Dogs seem to be a lot like potato chips. It’s hard to have just one. In fact, surveys by the American Pet Product Association show that over 40 percent of pet-owning households have more than one furry friend.
For dog parents, this can mean more fun, more cuddles and more tail wags. But it can also present a challenge when it comes to training.
Anyone who has ever tried to train two dogs at one time knows that it can be, well, something of a challenge. One dog ends up hogging all the attention or another dog gets jealous and nobody (including the human) seems to know exactly what they’re supposed to be learning.
For some pet parents, it may seem too difficult and they may decide to forego training altogether. But, as professional trainers know, one of the keys to a successful and peaceful multi-dog household is ongoing manners and skills training.
Check out these tips to help dog moms and dads manage (and enjoy) at-home training time with more than one pooch.
Put Dogs in Separate Rooms
Separating the dogs entirely is obviously the easiest way to train. To prevent jealousy or anxiety, leave a project toy or game with the dog that’s not being trained. Keep training sessions short so that no one is confined for a long period of time.
Crate or Tether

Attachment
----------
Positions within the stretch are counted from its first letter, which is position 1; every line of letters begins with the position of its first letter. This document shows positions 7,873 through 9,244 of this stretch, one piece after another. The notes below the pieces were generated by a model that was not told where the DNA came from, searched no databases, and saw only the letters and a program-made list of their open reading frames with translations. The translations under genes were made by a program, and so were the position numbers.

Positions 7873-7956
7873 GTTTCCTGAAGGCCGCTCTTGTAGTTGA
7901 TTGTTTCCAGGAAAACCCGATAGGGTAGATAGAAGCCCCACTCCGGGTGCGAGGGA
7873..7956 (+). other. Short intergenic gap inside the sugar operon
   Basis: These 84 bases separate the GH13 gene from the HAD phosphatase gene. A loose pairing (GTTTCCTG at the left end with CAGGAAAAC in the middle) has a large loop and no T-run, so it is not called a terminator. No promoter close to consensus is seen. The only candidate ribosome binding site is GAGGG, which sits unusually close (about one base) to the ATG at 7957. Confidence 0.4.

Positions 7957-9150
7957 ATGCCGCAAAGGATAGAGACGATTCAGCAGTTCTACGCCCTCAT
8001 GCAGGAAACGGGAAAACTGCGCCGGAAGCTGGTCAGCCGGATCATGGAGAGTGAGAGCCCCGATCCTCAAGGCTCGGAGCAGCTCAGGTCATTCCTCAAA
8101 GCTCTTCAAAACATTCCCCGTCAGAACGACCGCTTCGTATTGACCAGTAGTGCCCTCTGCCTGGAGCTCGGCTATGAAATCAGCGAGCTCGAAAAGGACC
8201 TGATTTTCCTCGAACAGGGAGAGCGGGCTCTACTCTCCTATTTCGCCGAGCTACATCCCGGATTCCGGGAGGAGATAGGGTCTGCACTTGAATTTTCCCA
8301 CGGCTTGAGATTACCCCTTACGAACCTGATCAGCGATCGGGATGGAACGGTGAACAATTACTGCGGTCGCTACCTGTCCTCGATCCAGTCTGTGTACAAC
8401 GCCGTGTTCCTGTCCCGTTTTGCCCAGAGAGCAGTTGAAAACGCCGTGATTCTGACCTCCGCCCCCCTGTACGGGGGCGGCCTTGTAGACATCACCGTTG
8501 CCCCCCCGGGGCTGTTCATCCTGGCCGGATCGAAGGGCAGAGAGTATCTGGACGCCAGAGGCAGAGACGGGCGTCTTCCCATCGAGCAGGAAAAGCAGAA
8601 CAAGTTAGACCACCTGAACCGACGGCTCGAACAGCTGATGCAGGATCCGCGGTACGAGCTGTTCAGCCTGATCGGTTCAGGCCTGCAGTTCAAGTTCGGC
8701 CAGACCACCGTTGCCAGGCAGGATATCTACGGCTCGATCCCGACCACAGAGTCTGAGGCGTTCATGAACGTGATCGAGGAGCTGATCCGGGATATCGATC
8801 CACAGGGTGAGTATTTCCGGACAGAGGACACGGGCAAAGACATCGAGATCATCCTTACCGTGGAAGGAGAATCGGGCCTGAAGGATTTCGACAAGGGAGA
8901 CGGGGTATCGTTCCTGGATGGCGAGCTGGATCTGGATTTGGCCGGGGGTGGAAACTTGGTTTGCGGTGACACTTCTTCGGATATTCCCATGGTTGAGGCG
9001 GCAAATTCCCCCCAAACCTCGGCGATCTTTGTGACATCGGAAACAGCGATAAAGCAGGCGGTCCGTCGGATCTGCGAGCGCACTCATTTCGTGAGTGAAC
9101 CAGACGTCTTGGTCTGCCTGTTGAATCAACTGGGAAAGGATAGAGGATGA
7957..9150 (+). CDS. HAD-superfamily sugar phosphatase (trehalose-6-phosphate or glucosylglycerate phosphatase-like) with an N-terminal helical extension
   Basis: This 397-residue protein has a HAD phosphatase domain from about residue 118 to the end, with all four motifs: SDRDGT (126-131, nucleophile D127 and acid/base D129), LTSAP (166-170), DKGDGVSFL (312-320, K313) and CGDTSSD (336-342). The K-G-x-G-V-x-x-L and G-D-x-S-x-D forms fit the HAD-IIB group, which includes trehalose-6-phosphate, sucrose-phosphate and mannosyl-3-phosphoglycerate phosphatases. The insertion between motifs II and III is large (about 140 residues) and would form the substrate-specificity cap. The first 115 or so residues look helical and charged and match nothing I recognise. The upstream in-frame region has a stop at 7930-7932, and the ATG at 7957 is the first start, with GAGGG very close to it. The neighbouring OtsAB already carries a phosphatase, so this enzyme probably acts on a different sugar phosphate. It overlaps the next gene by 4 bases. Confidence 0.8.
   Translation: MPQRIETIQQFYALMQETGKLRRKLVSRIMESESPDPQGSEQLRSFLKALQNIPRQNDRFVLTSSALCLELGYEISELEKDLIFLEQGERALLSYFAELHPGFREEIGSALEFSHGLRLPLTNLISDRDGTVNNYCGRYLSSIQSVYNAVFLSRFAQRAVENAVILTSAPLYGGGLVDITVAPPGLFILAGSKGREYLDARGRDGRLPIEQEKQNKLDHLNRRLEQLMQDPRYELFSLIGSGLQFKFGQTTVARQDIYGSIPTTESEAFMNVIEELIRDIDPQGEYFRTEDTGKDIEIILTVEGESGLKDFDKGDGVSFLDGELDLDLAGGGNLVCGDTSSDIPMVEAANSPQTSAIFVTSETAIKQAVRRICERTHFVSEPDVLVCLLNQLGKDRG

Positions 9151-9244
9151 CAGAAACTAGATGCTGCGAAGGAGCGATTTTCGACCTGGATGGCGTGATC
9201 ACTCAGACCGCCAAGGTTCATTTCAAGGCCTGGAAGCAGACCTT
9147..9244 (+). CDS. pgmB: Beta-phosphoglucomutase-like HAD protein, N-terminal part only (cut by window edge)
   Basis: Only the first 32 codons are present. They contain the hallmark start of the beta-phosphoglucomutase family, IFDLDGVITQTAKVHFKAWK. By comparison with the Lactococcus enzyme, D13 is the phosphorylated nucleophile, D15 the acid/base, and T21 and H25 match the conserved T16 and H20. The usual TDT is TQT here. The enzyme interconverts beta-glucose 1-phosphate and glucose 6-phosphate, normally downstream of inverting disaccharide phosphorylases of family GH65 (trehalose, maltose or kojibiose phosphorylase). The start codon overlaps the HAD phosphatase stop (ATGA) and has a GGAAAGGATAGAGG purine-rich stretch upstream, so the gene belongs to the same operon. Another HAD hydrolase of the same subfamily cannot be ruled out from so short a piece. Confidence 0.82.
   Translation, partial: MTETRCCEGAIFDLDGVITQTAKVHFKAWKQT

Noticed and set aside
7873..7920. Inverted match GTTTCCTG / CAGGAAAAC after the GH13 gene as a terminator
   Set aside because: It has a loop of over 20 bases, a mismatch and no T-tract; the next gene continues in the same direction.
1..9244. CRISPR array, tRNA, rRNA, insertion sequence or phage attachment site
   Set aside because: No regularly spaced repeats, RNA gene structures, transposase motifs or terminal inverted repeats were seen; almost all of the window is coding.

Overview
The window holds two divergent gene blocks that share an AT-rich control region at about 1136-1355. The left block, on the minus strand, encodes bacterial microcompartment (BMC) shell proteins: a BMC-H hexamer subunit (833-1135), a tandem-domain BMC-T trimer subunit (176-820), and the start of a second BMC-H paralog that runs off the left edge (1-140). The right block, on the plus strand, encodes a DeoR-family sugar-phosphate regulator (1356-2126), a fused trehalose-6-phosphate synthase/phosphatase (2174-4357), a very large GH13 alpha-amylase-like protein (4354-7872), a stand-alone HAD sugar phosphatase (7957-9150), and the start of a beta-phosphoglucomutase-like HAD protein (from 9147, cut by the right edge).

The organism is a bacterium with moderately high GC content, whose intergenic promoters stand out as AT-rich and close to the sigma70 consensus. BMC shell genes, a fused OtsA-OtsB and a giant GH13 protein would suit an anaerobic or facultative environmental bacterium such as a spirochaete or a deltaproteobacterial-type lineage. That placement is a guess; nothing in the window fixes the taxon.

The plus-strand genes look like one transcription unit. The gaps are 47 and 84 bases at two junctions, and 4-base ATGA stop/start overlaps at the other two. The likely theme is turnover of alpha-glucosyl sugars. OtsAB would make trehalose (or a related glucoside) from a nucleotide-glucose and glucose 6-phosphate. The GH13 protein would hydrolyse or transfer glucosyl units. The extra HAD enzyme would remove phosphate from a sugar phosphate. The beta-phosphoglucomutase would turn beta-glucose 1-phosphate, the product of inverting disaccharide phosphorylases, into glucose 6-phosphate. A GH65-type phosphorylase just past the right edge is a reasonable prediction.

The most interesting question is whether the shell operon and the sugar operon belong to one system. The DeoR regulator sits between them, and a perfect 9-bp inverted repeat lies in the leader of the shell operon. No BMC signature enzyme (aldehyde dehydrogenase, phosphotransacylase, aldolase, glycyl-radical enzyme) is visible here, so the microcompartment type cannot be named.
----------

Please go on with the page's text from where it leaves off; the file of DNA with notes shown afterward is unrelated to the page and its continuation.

For pet parents who are good multi-taskers and have more advanced skills, it can actually be helpful to have the other dog(s) in the room during training sessions. That’s because dogs often learn by observing the behavior of other dogs.
Either confine the other pup to a crate or safely tether him with a leash near a bed or mat. During the training session, the non-working dog should be repeatedly rewarded and praised for calm behavior.
Enlist Some Extra Help
When it comes to working with multiple dogs, it can be helpful to enlist the assistance of friends or family members. For example, one person can be treating the crated dog while the other is training. A professional dog trainer is also a great resource for helpful tips, ideas and methods for training more than one dog.
Assign Different Markers
A clicker is a great tool for marking the desired behavior during a training session. But this may lead to confusion when training multiple dogs, especially if they’re in the same room. Try using different markers for different dogs. There are clickers on the market that emit varying sounds, but just using verbal markers like “yes” or “good” can be a good option, too.
Work Training into Daily Life
Brushing up on skills and manners doesn’t have to be confined to formal training session. After all, these are the things that make life with dogs easier and more fun. So pet parents should look for ways to work training into day-to-day activities. For example, asking the dogs to sit for meals, waiting before going out the door and staying in place when company comes over.
Your turn: What tips do you have for training multiple dogs in a household? Share with us in the comments below.